He and his wife know something about keeping their marriage together through adversity! Be sure to scroll through some of the comments–I found them really interesting, as well.

    And my answer for you is cheap date nights. Sneak them in as many times as you can. Picnic, glass of wine outside, going for a hike, whatever. It’s amazing how much easier it is to talk about meaty things and reconnect when you’re not in your physical routine.

    One more hug!

  3. life is exhausting, isn’t it? thanks for sharing this post- it’s nice to hear someone speak honestly about how HARD it all can get from time to time.

  4. amen! marriage takes work. its so easy to drown in the day-to-day of parenting and living that your spouse takes the back seat for extended periods (for, like, um, years). next month is our 14th anniversary and we’ve had a couple of times where our therapist’s couch has saved us. i know that some people see that as “embarrassing” (i still don’t get the stigma of therapy!), but i’m quite proud that we’ve done some really difficult work to keep our relationship strong. good for you guys for doing the same!

  5. So well said, Evelyn! It’s so hard to carve a carefree & fun space for a marriage under the threat of small children. I hope this is the first step towards reclaiming that space.

    I still owe you several kid-wrangling sessions, please remit at any time. 🙂

  6. Evelyn,

    Yep, real life…. really makes a person feel like a grown up. Not always fun. I loved the line about children draining you… totally true.
    We recently moved from Portland back to Boulder, CO, a move made more for my husband than me. I really was enjoying the Northwest and didn’t want to leave. That, on top of just finishing up with getting pregnant the hard way, through IVF. Thankfully it was successful, and I’m now five months along. Still, the challenges of life definitely put a strain on a relationship and it takes work and care to keep it strong. We’re almost to six years and need some help in some areas (fun, sex…) but I can say that I still like my husband and love him, too. We can work with that.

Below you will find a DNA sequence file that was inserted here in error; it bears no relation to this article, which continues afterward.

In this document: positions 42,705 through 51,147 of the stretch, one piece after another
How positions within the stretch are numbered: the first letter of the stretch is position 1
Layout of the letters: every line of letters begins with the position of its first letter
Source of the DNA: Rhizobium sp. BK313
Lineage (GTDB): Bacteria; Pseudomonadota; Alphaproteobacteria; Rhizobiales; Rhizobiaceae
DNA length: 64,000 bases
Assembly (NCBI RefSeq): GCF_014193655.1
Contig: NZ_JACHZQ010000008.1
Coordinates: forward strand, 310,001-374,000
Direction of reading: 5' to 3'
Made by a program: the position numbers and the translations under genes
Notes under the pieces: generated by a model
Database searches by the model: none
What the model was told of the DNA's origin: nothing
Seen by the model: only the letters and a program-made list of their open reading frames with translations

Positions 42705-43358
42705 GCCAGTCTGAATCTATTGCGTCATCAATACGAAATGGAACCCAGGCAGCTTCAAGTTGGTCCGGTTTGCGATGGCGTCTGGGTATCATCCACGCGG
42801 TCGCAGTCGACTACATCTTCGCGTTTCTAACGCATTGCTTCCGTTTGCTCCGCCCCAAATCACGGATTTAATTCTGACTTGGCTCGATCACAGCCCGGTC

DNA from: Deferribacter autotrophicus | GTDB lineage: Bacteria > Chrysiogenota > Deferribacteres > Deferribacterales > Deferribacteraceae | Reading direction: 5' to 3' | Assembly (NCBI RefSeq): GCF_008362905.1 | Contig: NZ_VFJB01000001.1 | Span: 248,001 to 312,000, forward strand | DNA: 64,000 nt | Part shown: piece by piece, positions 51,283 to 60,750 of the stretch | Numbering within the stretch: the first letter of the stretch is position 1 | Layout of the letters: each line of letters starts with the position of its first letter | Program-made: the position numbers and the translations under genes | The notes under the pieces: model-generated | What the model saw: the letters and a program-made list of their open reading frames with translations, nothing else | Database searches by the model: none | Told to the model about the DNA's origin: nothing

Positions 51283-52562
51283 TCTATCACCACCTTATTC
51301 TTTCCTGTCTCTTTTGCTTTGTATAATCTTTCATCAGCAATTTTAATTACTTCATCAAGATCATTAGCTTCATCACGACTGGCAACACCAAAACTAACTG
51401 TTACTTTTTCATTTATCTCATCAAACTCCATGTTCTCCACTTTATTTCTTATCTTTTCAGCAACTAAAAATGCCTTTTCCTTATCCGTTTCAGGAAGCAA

Good for you guys. Keep it real.

    Jill

  7. emily schwartz-dale

    Oh Ev! Appreciate your willingness to be vulnerable, as always! I remember growing up, my parents (who have been together for 40+ years between dating/cohabitating/marriage), when asked the secrete to their relationship lasting through divorces throughout the rest of the family, would always answer in the MOST unromantic way. It drove me nuts as a kid because I too clung to that ideal of romanticism you referenced. Their joint answer was always that it took WORK, and MORE WORK, and then EXTRA WORK and there were times they really didn’t like each other but that at the end of the day, they communicated (at times even over-communicated! ha!) and put in the work in spite of not liking each other much. Now, in my work with couples and families, I find myself normalizing that message to couples and families all the time! 🙂 I hope we can all have this conversation more often. Thank you for bringing your own experiences into it in such a meaningful way! xoxo!

  8. Thanks for posting this! I have always found it entirely odd that there are so many mom blogs that talk about how hard it is to raise children but not the adjustment required of the marriage!?! What a life change to go from two doe-eyed about-to-be-parents to parents! It requires so much work. Good for you for taking the time for that work, and for being such a valuable voice of honesty in these interwebs!

  9. So true! Loved your post. Thanks.

  10. Pingback: Let’s Talk About the Darkness | momsicle